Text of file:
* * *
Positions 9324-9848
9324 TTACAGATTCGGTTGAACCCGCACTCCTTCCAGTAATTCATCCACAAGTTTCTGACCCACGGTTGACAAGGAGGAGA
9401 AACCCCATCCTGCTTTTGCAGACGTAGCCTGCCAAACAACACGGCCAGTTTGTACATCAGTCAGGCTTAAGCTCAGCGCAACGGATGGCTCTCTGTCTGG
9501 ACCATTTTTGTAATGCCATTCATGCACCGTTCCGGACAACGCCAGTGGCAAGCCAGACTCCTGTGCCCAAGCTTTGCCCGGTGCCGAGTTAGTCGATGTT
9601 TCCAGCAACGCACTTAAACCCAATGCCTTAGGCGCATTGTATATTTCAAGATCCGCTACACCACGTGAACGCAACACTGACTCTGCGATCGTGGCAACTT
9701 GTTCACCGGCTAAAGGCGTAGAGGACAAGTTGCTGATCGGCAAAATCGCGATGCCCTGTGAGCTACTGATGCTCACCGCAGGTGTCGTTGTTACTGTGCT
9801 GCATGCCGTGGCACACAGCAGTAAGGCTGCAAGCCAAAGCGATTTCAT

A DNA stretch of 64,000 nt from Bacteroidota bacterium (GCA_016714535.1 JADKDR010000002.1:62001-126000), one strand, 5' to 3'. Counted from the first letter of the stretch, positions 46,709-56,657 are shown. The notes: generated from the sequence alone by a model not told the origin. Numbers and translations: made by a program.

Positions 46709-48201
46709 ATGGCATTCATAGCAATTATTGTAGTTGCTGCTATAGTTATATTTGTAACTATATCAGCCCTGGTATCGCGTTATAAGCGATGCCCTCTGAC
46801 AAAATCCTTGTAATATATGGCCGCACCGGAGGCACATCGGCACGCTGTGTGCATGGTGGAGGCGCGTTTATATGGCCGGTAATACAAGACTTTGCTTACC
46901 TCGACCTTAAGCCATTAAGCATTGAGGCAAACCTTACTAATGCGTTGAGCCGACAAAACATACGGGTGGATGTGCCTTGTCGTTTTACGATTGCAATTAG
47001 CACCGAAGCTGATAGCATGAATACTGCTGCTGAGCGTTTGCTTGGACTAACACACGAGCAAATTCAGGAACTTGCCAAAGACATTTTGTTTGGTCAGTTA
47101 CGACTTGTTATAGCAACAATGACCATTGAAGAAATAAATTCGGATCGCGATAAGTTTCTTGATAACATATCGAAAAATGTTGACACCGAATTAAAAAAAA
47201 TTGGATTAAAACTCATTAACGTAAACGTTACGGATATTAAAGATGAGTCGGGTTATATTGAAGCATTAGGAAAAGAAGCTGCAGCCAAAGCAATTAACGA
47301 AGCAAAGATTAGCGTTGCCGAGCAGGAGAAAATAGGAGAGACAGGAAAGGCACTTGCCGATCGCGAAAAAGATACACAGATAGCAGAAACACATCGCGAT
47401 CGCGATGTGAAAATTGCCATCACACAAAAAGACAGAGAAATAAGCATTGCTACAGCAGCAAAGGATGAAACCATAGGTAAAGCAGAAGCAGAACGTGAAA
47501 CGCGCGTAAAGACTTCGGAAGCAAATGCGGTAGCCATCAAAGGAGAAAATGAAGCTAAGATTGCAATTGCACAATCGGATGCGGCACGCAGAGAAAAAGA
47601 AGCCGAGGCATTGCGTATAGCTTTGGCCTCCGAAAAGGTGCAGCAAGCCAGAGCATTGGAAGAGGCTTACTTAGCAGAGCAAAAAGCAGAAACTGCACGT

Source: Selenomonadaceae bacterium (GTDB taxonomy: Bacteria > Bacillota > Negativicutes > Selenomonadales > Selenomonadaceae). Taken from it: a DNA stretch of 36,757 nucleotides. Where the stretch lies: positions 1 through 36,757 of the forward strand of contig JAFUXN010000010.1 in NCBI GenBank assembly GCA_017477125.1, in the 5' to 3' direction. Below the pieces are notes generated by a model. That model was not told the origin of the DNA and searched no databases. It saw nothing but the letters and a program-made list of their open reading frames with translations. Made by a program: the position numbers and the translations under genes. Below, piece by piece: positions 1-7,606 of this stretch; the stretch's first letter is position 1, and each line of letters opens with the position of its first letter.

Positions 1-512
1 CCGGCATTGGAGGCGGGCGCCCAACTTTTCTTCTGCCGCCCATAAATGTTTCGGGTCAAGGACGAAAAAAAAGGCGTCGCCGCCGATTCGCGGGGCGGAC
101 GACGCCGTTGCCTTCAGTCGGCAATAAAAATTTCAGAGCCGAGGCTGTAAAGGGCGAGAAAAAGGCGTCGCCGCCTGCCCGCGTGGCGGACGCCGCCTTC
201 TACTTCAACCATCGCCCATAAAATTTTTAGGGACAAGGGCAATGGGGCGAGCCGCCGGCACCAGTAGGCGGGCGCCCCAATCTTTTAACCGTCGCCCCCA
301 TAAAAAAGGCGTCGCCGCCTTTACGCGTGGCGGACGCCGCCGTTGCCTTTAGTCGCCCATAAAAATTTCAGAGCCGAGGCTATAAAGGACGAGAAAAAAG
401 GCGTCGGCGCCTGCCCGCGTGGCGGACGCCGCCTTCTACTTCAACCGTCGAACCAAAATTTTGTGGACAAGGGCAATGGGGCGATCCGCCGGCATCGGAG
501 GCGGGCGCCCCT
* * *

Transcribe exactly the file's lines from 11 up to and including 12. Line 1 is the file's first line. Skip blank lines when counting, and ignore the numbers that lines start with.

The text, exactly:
46801 AAAATCCTTGTAATATATGGCCGCACCGGAGGCACATCGGCACGCTGTGTGCATGGTGGAGGCGCGTTTATATGGCCGGTAATACAAGACTTTGCTTACC
46901 TCGACCTTAAGCCATTAAGCATTGAGGCAAACCTTACTAATGCGTTGAGCCGACAAAACATACGGGTGGATGTGCCTTGTCGTTTTACGATTGCAATTAG